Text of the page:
"; var appletElement = document.getElementById('applet'); appletElement.innerHTML += screenshotDivHtml; function startGame() { var screenshotElement = document.getElementById('screenshot'); var appletElement = document.getElementById('applet'); appletElement.removeChild(screenshotElement); var oldwrite = document.write; var newHtml = ''; document.write = function (str) { newHtml += str; } deployJava.writeAppletTag(attributes, parameters); document.write = oldwrite; var realAppletElement = document.getElementById('realApplet') realAppletElement.innerHTML = newHtml } function installJava() { deployJava.installJRE(requiredVersion); }

Also, we will need to add two divs to the html to make the javascript to work.

Html:

  

That's all, if you want to take a look at a working example, click here.

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Ludum Dare 19

Again, as we did for Ludum Dare 17 and Ludum Dare 18 Jam, we decided to participate in Ludum Dare 19 (and possibly to the Jam too). The theme for this Ludum Dare was Discovery.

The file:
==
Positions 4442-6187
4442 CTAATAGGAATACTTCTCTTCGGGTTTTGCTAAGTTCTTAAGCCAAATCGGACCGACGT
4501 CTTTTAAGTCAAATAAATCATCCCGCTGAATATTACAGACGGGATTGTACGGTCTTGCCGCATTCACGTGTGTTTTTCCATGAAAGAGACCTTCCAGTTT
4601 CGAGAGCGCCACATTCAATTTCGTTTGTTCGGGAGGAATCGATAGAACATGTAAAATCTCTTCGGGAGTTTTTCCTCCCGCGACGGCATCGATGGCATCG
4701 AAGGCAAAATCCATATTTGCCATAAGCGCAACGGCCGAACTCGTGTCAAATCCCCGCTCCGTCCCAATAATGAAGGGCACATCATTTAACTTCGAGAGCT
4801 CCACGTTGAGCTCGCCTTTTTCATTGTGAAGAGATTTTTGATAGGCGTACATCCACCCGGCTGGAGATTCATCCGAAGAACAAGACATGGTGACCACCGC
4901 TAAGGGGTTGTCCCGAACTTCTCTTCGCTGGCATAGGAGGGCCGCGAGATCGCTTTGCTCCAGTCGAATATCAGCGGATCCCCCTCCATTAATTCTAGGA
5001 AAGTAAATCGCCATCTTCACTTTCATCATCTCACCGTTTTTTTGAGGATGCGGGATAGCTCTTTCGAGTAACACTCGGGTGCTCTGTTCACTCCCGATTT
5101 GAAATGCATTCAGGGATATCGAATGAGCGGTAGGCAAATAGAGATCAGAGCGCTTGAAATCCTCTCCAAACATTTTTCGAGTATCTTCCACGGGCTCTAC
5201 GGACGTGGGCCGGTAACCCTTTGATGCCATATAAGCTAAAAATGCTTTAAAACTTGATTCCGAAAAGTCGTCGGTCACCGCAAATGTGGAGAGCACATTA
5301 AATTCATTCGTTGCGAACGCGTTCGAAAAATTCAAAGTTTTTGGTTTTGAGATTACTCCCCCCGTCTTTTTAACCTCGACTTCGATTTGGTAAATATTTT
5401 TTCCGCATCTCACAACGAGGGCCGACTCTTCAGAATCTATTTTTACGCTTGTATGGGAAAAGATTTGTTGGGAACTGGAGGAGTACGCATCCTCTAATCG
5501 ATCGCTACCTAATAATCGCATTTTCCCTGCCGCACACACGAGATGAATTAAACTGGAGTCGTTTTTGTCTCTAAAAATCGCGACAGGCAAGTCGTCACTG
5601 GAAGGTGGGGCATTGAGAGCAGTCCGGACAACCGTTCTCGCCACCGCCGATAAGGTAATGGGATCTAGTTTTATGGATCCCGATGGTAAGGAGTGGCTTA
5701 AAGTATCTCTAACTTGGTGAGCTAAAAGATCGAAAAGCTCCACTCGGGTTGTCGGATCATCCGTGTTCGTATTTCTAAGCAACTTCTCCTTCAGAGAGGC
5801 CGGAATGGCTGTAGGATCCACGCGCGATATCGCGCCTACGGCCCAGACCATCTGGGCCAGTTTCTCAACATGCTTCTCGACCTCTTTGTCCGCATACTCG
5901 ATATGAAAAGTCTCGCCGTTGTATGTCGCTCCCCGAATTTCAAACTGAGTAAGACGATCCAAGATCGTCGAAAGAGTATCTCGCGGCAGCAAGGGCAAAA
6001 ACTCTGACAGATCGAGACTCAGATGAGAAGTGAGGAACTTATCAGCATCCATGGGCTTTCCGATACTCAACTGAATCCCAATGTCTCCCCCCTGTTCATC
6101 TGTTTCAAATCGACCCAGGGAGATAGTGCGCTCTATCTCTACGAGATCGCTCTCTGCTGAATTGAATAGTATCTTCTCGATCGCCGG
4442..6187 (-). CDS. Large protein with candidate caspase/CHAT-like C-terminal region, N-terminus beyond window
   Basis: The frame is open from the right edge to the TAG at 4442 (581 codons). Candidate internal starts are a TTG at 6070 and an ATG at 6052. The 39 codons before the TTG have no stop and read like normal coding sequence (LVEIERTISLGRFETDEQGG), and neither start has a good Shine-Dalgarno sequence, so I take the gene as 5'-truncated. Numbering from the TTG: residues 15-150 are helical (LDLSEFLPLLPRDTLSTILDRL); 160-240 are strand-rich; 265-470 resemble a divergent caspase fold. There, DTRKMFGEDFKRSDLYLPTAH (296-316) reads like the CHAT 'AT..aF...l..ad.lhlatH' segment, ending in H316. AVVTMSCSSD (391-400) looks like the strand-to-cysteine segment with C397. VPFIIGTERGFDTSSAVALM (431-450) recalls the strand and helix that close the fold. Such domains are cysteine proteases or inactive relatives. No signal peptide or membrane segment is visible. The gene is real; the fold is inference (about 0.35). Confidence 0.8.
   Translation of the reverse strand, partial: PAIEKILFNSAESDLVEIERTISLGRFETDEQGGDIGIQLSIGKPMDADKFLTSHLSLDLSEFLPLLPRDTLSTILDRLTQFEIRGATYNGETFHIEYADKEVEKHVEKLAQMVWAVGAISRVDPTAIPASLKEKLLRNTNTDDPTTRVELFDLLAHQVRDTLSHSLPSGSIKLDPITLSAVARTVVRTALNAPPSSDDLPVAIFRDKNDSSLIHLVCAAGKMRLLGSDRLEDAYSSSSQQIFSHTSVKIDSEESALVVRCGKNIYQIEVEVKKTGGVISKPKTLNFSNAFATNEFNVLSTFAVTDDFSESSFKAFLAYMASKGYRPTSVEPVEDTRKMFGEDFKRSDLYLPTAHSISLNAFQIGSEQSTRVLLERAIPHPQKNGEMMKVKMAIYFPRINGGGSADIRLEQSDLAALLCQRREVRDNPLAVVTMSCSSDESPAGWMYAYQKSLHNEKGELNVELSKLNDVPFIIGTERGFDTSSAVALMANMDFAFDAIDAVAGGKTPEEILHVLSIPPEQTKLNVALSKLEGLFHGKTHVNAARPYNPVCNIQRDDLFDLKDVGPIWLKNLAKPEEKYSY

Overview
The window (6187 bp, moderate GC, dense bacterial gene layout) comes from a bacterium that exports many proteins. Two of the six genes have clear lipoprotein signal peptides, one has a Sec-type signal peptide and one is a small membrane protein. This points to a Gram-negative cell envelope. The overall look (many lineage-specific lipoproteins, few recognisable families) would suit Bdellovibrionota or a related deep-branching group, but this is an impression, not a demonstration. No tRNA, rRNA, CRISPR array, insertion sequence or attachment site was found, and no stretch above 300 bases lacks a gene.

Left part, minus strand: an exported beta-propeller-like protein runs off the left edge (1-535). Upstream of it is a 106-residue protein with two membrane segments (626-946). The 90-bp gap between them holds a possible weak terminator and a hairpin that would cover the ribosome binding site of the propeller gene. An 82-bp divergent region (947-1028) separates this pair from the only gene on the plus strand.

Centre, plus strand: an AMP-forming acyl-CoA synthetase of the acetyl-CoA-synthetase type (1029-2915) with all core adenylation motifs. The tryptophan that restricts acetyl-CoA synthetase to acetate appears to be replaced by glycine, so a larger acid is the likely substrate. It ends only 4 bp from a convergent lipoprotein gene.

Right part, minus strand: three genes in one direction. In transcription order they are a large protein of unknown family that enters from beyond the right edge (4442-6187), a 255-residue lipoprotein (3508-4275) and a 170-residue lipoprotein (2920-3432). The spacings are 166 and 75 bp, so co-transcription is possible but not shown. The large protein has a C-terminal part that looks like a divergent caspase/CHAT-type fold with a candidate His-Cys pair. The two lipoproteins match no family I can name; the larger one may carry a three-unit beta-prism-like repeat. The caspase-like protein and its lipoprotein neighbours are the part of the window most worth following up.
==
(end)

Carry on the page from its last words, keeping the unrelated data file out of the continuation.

In this case, only one game was made in time for the compo, the name is Discover the Name, follow the link to see a description, play the game, watch a gameplay video or make comments if you want. Development time lapse and source code will be available soon.

There is also a page dedicated for the game here.

Hope you enjoy the game.

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Humble Indie Bundle #2

The second Humble Indie Bundle is released, this time containing: Braid, Cortex Command, Machinarium, Osmos and Revenge of the Titans, all DRM free and for Windows, Mac and Linux.